As we begin a new book of Torah, we realize that it is time for a commercial break. The events that close the book of Exodus will find their resolution in the book of Numbers. Wedged between these two books is Leviticus – a commercial for the priesthood. For many years – decades, even – our Reform and Progressive forebears paid scant heed to lessons of the sacrificial cult. But we have a new openness to learning from all Torah, so despite our modern aversion to the details of animal sacrifice, we dig in to find meaning from the wisdom of our ancient past.
The book begins with a jarring statement – its first word sticks out – Vayikra (kof –reish-alef – and in many manuscripts the alef is not there). Normally we would see V’yidabaer (daled-bet-reish), “And God spoke…” or V’yomaer (alef-mem-reish), “And God said….” But here the term is “And God called out…” – a far more emphatic and surprising formulation. And so we take notice. What follows are the demands of how a sacrifice is to be chosen and offered. Only the best and most precious of the herd or flock can be offered for the expiation of guilt – what is most difficult to part with is required. The sacrifices are called Korbanot (singular: Korban – kof-reish-nun) but the root of the word means, literally, “to draw near.” It is through the sacrifices that we were to draw nearer to God.
There is a midrash that is linked to this text that tells the story of a poor woman on her way to bring her offering. Some of the younger priests are hanging around and notice her carrying nothing more than a handful of grain. They laugh amongst themselves, “What kind of sacrifice is that?” “Who does she think she is?” “This is offensive to God!” But, one of the priests stops his fellows and remarks, “Look at what she carries! What is in her hand is probably the only food she has for the day, and you mock her? What is in her hand is her nefesh – her very soul!” The sacrifices were the way that our people in the ancient past thought that they could draw most near to God.
The days of animal sacrifice are long gone. Our rabbis replaced the Avodah (work- because it took a lot of work to do the sacrifices) with Avodah sh’b’lev (work of the heart – prayer — by the way, our people used to think that the heart was the seat of the intellect, so they were really talking about work of the brain). In Tanhuma (Vayera 31b) we read, “Prayer is greater than all sacrifices.” And our teacher Abraham Joshua Heschel taught, “Prayer is not a substitute for sacrifice – it is sacrifice.” So perhaps our first lesson of this chapter is that we must pay attention to our own prayers with the same demand for detail and scrupulous concern as our ancestors paid to the every aspect of the sacrifices of old.
But there are two more lessons that I would like to share from this portion. In Avot d’Rabbi Natan we learn that in the days immediately after the suspension of the sacrificial cult, in the wake of the destruction of the Second Temple, the students of Yochanan ben Zakkai grieved that they could no longer offer sacrifices. Yochanan told his students “Do not grieve – we have a means of atonement that is equal to sacrifice: It is doing good deeds, for God teaches us (quoting Hosea 6:6), ‘I desire mercy not sacrifices….’” Yochanan teaches us that our Korbanot – our path to drawing near to God, is through our deeds. Again, we need to pay as much attention to detail in the performance of good deeds as our ancestors did when they offered the best they had.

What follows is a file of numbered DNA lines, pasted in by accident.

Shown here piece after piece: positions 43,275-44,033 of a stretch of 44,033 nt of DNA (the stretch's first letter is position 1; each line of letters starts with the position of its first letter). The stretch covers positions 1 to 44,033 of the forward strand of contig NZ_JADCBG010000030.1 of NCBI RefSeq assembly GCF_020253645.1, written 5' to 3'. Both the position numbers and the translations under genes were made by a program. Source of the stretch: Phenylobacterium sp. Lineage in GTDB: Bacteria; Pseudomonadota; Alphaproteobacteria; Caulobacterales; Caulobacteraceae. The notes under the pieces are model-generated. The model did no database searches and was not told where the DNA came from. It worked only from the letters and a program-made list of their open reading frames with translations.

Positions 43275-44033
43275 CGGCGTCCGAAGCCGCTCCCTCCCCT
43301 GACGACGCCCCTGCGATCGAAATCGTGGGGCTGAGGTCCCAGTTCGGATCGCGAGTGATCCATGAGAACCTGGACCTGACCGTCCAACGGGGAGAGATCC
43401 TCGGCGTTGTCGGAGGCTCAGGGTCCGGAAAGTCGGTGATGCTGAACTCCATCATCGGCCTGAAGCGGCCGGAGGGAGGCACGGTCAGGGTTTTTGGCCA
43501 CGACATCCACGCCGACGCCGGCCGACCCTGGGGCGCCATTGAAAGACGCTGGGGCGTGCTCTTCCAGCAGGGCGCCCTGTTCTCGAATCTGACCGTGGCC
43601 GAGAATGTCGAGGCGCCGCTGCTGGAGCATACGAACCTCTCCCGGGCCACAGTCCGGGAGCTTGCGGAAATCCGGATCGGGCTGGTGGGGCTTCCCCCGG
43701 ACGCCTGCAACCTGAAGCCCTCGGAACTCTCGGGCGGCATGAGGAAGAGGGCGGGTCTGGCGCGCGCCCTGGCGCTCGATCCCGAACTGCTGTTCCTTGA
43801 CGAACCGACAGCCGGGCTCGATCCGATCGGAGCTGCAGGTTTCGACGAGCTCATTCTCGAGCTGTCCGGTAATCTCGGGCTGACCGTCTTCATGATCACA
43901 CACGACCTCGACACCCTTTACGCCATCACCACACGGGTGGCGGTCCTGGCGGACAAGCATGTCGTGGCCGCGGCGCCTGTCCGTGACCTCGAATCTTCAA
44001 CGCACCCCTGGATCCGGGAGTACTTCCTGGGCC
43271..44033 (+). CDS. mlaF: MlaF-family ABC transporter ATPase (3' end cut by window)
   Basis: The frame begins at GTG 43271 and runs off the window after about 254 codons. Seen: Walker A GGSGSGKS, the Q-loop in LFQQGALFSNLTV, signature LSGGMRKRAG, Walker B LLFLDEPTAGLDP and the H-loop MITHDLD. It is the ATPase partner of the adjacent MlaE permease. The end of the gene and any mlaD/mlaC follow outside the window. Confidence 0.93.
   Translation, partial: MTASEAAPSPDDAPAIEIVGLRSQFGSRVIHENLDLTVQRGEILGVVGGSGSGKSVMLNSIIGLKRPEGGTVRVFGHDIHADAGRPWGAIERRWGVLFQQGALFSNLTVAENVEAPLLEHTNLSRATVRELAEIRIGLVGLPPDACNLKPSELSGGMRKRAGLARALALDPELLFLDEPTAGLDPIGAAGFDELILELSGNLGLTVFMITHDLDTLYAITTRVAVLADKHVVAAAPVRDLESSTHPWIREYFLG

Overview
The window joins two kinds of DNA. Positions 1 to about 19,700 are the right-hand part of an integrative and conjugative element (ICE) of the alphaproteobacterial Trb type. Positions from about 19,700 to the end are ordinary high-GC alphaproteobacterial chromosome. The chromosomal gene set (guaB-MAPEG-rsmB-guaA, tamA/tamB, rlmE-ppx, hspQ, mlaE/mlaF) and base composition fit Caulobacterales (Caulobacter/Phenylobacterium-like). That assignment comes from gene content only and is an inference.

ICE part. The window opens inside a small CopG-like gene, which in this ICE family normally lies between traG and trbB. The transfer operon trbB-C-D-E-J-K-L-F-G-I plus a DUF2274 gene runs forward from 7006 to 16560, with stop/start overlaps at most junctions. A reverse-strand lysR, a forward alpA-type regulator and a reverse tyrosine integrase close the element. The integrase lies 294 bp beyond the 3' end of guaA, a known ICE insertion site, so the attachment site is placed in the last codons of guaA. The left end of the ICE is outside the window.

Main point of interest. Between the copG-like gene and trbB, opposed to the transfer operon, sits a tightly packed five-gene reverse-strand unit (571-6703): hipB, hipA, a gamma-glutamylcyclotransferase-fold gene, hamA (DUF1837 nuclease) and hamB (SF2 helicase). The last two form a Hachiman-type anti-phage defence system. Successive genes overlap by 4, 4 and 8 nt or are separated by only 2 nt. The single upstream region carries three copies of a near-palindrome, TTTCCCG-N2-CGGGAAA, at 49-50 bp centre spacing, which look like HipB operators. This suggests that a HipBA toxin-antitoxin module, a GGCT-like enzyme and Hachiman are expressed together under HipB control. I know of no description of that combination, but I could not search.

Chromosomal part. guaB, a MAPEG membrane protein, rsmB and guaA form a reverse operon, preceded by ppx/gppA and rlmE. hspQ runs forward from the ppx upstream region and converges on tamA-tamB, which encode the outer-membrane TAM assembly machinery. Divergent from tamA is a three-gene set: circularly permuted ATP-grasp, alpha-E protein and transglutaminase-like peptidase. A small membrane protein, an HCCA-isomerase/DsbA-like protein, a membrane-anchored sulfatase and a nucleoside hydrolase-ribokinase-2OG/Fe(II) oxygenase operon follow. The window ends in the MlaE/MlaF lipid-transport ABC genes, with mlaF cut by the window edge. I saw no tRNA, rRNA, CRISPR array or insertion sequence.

In this week’s portion we also find a very unusual comment by Rashi – the commentator’s commentator. Rabbi Leon Fink points us to Rashi’s comments on verse 4:22 – Rashi declares: “Fortunate is the generation whose leader brings a sacrifice for a sin that he has committed.” The Torah text states “that when a Nasi (leader) sins…” the word that begins the verse is Asher (alef-shin-reish) – which means, “that which” – but that word never begins a sentence or a verse in the Torah, so Rashi adds a “yud” to the end of the word and transforms “Asher” into “Ashrei” which means “fortunate.” Rashi then makes a surprising statement – a generation whose leader brings a sacrifice for the atonement of sin is a “blessed” generation. He makes this statement because he knows that, historically, leaders rarely admit mistakes – and if one arises who is prepared to admit when a mistake is made, that generation is witness to something truly remarkable.
We live in astounding times – we have become so modern that we are often ready to dismiss the wisdom from the past – but we are called -Vayikra- and we need to sit up and take notice. Our ancestors were willing to give up the most precious things to them – even their very nefashot (souls) to do “what is right and good in the sight of the Eternal” (as the Deuteronomist said). They cared about every aspect and detail of their offerings – are we prepared to pay as much attention to the words of our mouths and the deeds that we do? Are we as willing to admit our mistakes and make expiation for our failings? We are called to bring sacrifices to make atonement – which really means “At-one-ment” – drawing closer to what God wants of us.
Perhaps our ancestors were a lot wiser than we thought and they still have so much to teach us.
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